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Convolution Integral and Differential Equation

  1. Apr 23, 2013 #1
    n4cjz6.png

    I am really confused where to start with this problem. I know about convolutions somewhat. We have done them a little. Where is a good place to begin with this problem?
     
  2. jcsd
  3. Apr 23, 2013 #2
    What does the convolution theorem state about two functions? What are those two functions in this problem?

    BiP
     
  4. Apr 23, 2013 #3
    if f and g are piecewise continuous then the convolution of the two is
    [itex]\int f(\tau)g(t-\tau)d\tau[/itex] from 0 to t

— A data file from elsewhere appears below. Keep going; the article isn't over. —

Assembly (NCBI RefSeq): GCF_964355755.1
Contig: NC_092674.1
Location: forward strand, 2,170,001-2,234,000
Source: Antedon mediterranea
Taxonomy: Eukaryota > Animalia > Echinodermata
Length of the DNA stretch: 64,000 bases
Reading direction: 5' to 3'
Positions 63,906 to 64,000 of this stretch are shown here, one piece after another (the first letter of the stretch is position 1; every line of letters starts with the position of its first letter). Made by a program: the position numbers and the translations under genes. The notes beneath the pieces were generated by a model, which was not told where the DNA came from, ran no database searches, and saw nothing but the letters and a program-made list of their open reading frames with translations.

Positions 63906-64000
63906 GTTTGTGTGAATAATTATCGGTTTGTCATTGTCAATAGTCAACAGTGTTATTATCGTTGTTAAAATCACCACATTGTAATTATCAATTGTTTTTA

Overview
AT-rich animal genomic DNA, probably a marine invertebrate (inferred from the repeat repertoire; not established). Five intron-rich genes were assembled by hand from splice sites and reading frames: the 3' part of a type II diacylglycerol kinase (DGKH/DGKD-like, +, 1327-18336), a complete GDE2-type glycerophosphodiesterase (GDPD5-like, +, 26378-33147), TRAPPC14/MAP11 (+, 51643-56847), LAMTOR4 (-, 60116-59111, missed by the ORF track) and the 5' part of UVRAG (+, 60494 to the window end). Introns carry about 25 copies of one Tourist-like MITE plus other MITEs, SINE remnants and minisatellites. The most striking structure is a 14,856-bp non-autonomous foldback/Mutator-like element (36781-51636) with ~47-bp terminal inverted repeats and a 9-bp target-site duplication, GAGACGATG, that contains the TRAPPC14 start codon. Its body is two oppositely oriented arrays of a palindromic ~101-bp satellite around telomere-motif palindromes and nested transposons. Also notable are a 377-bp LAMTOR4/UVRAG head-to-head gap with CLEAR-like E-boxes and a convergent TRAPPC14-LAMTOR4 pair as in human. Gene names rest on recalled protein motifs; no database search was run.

or
    [itex]\int f(t-\tau)g(\tau)d\tau[/itex] from 0 to t

    and

    F(s)G(s)=Laplace Transform of the convolution of f and g


    in this case y(t-w) is f(t-[itex]\tau[/itex]) and [itex]e^{-10w}[/itex] is g([itex]\tau[/itex])

    So now how can I use this too get y(t)?
     
  5. Apr 23, 2013 #4
    Do you see that the integral in the problem you gave is the convolution of y(t) and [itex]e^{-10t [/itex] ?

    How can you apply the convolution theorem? You will obtain an algebraic equation in s. Solve it for Y(s).

    BiP
     
  6. Apr 23, 2013 #5
    So what I've figured so far is s*Y(s)-25* inverse laplace of {Y(s)G(s)} = 1

    How can I solve for Y(s) when it is in the inverse laplace transform?
     
  7. Apr 24, 2013 #6
    Taking the Laplace transform of every term in the differential equation should give you an algebraic equation in Y(s). Solve for this in terms of s, then take the inverse transform.

    BiP
     
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